TfL to track Tube users in stations by their MAC addresses

Data to be crunched in on-premises bit barn, transport types confirm


Transport for London is to start a four week trial of reading Wi-Fi connection request data from London Underground passengers’ mobile phones.

The trial, which will last four weeks from 21 November, “will help give TfL a more accurate understanding of how people move through stations, interchange between services and how crowding develops,” according to the transport authority.

The idea is to develop a more accurate picture of how passengers make interchanges on the Tube network.

Data available to TfL at present only records where people enter the London Underground and where they leave it, meaning figuring out their movements in between those points is a matter of educated guesswork.

“The trial will work by collecting Wi-Fi connection requests from mobile devices as customers pass through stations. When a device has Wi-Fi enabled, it will continually search for a Wi-Fi network by sending out a unique identifier – known as a Media Access Control address – to nearby routers,” TfL stated.

Once TfL has slurped the phones’ and tablets’ MAC addresses, the data is “automatically de-personalised” and sent to their private bit barn for data crunching and analysis.

In addition to tracking people’s movements by analysing where their MAC addresses pop up within the Tube network, TfL also hopes to use this data to get higher prices for advertising spots at busy areas inside Tube stations.

Shashi Verma, TfL’s CTO, said in a canned quote:

“This short trial will help us understand whether Wi-Fi connection data could help us plan and operate our transport network more effectively for customers. Historically, if we wanted to know how people travelled we would have to rely on paper surveys and manual counting, which is expensive, time consuming and limited in detail and reliability. We hope the results of this trial will enable us to provide customers with even better information for journey planning and avoiding congestion.”

Some months ago TfL carried out a two-day pilot study along the same lines to figure out whether the concept was practical. At the time Virgin Media, which operates the public-facing Wi-Fi network on London Underground stations, said it “doesn’t record any data on usage of the service and doesn’t track individual devices movement across any of Transport for London’s networks including London Underground.”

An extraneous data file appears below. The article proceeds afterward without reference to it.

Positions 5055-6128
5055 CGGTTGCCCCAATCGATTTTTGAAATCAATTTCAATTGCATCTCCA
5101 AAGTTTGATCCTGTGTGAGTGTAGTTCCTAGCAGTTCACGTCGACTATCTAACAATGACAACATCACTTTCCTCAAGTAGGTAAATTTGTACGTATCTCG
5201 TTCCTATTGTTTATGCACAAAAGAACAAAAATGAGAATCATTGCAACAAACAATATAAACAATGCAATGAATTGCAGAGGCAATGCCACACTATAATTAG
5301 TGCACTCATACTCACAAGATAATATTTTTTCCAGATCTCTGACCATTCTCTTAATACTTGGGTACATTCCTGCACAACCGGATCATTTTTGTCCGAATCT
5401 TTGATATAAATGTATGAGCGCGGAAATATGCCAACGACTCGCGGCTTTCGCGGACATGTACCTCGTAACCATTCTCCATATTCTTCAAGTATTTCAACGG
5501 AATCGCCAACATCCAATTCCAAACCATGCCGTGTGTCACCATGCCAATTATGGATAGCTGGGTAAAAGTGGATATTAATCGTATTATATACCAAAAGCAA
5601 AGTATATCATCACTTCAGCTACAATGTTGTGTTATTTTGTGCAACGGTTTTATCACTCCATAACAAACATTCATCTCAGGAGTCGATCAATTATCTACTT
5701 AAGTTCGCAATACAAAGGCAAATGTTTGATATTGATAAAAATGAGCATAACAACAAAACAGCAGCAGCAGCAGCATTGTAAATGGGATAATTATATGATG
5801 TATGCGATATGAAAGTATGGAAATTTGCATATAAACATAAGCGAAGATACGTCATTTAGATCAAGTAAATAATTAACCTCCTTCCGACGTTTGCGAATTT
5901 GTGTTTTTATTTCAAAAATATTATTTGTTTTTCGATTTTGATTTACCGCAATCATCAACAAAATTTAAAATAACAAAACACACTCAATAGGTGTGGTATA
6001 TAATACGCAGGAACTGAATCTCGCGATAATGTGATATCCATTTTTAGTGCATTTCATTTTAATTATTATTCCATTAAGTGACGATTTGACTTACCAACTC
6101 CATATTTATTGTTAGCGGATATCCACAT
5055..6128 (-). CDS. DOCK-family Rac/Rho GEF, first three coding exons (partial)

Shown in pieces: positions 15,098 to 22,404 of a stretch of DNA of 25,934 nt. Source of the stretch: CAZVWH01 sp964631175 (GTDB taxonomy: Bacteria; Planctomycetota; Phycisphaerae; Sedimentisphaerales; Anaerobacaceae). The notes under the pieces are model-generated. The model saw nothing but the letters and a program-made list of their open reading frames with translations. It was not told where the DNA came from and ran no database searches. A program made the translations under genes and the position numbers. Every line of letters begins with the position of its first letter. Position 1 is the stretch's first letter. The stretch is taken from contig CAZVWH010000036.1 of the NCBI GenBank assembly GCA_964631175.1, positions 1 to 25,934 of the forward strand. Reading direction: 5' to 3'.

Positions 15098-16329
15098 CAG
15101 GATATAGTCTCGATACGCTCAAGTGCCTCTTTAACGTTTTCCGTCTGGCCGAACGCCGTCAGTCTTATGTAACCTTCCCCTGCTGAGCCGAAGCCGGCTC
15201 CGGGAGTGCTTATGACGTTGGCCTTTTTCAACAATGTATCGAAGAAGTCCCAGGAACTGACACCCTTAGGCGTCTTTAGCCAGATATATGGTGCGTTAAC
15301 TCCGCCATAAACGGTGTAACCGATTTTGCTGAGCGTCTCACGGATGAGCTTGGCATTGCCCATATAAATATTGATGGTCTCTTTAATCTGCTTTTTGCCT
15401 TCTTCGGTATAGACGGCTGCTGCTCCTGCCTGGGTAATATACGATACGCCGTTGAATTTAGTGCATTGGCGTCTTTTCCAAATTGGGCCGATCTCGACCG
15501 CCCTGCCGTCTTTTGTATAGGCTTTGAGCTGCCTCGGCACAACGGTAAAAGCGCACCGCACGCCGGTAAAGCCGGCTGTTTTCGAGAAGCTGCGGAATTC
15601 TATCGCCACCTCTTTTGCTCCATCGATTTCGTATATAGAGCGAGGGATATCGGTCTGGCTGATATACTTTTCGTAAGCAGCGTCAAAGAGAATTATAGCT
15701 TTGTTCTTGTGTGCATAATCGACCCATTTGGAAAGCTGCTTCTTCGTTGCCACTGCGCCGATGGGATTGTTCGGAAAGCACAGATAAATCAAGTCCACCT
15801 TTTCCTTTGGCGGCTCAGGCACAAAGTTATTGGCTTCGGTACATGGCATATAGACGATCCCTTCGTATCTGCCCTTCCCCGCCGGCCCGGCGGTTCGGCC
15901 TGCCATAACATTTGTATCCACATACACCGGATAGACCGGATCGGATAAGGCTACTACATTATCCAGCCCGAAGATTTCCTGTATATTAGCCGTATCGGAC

For the privacy-conscious Londoner, the easiest way to not be tracked is to switch off your Wi-Fi. ®


Other stories you might like

  • Japan picks AWS and Google for first gov cloud push

    Local players passed over for Digital Agency’s first project

    Japan's Digital Agency has picked Amazon Web Services and Google Cloud for its first big reform push.

    The Agency started operations in September 2021, years after efforts like the UK's Government Digital Service (GDS) or Australia's Digital Transformation Agency (DTA). The body was a signature reform initiated by Prime Minister Yoshihide Suga, who spent his year-long stint in the top job trying to curb Japan's reliance on paper documents, manual processes, and faxes. Japan's many government agencies also operated their websites independently of each other, most with their own design and interface.

    The new Agency therefore has a remit to "cut across all ministries" and "provide services that are driven not toward ministries, agency, laws, or systems, but toward users and to improve user-experience".

    Continue reading
  • Singaporean minister touts internet 'kill switch' that finds kids reading net nasties and cuts 'em off ASAP

    Fancies a real-time crowdsourced content rating scheme too

    A Minister in the Singapore government has suggested the creation of an internet kill switch that would prevent minors from reading questionable material online – perhaps using ratings of content created in real time by crowdsourced contributors.

    "The post-COVID world will bring new challenges globally, including to us in the security arena," said Minister for Defence Dr Ng Eng Hen at a Tuesday ceremony to award the city-state's 2021 Defense Technology Prize.

    "For operations, the SAF (Singapore Armed Force) has to expand its capabilities in the digital domain. Whether for administrative or operational purposes, I think that we will need to leverage technology to the maximum," he declared.

    Continue reading
  • China Telecom booted out of USA as Feds worry it could disrupt or spy on local networks

    FCC urges more action against Huawei and DJI, too

    The US Federal Communications Commission (FCC) has terminated China Telecom's authority to provide communications services in the USA.

    In its announcement of the termination, the government agency explained the decision is necessary because the national security environment has changed in the years since 2002. That was when China Telecom was first allowed to operate in the USA.

    The FCC now believes – partly based on classified advice from national security agencies – that China Telecom can "access, store, disrupt, and/or misroute US communications, which in turn allow them to engage in espionage and other harmful activities against the United States." And because China Telecom is state-controlled, China's government can compel the carrier to act as it sees fit, without judicial review or oversight.

    Continue reading

Biting the hand that feeds IT © 1998–2021